Thursday, 17 June 2010

Board now or baggage off


I know thee not
You can imagine as I walked to the iris scanning system I put in my card and it let me through to the iris scanning machine which after 1 minute of thinking decided it could not identify me.
So, I gave my passport and boarding pass to the backup alternative, the human customs official who checked everything and let me through.
I did not realise that my gate number required I go through another customs check because I had come out on the wrong side and as I passed through that check I was accosted and asked where I was coming from – strange question, I thought – I am coming from Amsterdam and I am going to Berlin I said.
Named for my journey
As I looked at my watch, it was well past the initial boarding time and just as I got to the gate my name was mentioned on the Tannoy asking I board immediately or would have my baggage unloaded.
The flight was smooth apart from the purser mixing up his destinations about us approaching Hamburg when we were going to Berlin, meanwhile, I wanted sparkling water and the host was offering everything but – when I insisted, he eventually heard my request and sought out the sparkling water for me.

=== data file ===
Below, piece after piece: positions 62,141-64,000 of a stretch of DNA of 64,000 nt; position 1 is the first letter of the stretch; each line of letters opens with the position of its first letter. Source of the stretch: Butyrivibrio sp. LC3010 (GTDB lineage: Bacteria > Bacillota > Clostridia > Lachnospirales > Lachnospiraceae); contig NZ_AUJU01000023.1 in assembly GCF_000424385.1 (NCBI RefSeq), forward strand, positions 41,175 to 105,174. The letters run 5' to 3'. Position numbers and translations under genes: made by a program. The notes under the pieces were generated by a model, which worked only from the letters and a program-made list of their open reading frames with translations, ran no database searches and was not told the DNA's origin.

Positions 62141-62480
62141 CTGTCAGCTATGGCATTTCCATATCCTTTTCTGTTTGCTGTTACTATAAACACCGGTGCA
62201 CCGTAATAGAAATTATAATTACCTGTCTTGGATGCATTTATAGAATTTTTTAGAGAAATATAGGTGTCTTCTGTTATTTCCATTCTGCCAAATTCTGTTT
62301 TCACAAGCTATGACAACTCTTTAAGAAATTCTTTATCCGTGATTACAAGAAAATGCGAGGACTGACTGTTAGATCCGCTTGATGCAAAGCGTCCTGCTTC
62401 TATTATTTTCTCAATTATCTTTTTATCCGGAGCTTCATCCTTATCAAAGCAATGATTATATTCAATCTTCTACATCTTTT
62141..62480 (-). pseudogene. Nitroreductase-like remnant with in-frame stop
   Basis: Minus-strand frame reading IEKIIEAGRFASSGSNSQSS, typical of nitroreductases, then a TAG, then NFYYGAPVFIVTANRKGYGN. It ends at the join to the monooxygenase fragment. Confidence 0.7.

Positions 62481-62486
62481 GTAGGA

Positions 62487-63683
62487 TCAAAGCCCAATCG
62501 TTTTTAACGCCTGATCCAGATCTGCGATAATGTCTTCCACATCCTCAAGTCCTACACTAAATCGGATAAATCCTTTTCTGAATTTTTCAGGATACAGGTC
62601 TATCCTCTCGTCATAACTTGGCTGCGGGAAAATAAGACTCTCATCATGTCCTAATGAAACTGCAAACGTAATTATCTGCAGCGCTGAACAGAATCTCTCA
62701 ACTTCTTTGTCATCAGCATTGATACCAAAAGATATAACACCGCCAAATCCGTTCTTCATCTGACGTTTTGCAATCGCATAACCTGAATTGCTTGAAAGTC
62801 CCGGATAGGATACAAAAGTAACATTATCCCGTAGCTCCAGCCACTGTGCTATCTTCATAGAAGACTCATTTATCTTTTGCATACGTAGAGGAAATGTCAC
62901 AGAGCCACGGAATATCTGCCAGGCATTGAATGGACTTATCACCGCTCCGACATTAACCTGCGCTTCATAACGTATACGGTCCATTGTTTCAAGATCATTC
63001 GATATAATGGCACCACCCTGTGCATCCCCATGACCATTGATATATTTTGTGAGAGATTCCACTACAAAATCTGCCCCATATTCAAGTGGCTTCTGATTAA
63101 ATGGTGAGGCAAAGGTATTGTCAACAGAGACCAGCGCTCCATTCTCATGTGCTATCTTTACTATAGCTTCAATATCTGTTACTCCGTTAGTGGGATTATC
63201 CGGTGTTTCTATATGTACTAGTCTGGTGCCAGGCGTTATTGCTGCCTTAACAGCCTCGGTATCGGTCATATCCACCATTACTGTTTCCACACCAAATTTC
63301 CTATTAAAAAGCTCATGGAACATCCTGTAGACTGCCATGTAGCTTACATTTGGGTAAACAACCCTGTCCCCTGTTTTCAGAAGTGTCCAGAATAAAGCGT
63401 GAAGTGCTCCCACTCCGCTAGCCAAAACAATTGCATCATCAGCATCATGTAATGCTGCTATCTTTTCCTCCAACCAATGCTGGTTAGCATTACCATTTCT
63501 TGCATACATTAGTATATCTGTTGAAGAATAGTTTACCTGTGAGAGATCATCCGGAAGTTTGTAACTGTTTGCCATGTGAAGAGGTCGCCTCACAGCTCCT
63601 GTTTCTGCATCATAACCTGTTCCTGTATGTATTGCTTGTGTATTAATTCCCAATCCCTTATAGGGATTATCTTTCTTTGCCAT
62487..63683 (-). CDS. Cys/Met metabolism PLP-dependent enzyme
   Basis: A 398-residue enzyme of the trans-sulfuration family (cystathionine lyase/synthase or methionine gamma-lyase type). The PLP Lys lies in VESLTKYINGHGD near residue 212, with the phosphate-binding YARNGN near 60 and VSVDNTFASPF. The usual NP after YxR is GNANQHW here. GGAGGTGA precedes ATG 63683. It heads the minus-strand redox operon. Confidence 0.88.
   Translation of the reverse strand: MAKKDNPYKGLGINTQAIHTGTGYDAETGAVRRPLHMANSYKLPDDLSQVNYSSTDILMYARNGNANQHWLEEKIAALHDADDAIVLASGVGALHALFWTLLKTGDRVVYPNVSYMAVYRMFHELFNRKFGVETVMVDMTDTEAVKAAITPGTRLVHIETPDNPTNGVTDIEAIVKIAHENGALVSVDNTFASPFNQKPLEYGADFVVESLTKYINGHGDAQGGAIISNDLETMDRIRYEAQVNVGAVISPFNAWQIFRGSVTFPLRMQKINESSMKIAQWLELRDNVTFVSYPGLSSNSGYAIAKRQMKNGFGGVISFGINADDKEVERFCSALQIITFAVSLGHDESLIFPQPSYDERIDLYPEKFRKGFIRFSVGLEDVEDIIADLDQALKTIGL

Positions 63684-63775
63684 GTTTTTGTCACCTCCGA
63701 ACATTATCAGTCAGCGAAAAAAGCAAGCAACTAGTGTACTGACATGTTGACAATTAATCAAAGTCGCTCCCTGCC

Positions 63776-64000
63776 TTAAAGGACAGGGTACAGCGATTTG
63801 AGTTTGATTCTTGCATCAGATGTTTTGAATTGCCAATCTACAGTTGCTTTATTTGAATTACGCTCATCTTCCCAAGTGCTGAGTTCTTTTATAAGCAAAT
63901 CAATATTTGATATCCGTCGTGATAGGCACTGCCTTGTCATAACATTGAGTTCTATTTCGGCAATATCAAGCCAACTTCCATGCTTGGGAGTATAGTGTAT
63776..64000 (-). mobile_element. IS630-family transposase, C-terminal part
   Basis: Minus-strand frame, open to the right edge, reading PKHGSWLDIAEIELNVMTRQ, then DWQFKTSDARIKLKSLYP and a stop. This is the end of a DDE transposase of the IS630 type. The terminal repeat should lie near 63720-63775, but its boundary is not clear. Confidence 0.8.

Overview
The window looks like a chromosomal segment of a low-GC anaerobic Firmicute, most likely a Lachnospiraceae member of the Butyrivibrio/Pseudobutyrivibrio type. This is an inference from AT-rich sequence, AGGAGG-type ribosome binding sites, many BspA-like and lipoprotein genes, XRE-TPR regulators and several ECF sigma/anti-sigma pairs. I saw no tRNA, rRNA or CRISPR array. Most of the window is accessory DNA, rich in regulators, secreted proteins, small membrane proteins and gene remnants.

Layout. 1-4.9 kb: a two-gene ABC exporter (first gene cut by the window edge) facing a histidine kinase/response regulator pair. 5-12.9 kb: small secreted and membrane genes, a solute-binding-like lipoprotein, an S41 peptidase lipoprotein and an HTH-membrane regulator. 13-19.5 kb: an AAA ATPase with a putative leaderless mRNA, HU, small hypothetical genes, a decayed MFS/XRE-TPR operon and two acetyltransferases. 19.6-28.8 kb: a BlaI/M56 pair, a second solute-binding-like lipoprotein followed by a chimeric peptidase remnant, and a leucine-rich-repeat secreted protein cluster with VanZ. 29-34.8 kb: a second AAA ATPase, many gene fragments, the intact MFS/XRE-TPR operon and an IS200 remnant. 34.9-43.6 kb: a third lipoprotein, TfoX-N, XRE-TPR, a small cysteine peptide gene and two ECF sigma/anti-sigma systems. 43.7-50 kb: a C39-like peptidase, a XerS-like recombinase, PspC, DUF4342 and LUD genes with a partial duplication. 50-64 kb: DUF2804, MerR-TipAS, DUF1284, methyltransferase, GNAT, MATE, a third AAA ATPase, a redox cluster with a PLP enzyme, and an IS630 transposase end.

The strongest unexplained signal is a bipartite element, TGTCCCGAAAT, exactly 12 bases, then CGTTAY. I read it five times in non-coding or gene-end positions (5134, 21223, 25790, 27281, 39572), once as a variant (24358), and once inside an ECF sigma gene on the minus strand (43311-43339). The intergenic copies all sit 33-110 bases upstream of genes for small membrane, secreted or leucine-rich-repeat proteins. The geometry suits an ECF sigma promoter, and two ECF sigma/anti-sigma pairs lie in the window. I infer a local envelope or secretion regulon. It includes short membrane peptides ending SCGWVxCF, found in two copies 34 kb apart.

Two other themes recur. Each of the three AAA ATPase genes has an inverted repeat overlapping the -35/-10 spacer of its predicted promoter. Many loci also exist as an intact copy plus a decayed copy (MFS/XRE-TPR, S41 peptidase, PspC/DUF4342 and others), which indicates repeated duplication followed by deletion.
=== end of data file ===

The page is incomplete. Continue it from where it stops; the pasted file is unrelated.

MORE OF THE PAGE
I have always considered Berlin Tegel Airport a very efficient and customer-friendly airport, you were through the airport in no time, the efficiency that accompanies baggage reclaim usually means you are off the plane and in a taxi in less than 10 minutes.
Struck by strikes
Today offered a few surprises, in exasperation I finally said aloud, this is the longest I have had to wait for my baggage, even the tardier Amsterdam Schiphol does not take this long; almost after an hour of arrival, I heard the baggage handlers were on strike until 19:00 hours which would be in a few minutes time.
I do believe that unionism has its benefits for the working class and for the leverage of demands for fair working conditions – sometimes, I sense a kind of recalcitrance between management and the unions that lead to avoidable disputes that should better be resolved with discourse and maturity.
Negotiations and compromise
Having mostly been self-employed all my working life, I suppose it is difficult for me to appreciate some of those needs, one has to live by ones wits, skills and negotiating acumen rather than commit those negotiations to some socialist truculence battling with capitalist indifference.
Whilst, I am not pleased to find myself at the wrong end of an industrial dispute, I do hope that whatever has brought this about does not degenerate into the debacle that the British Airways dispute has become.
Long live the compromise and coexistence of socialist and capitalist aims for the maintenance of just, fair and orderly societies.

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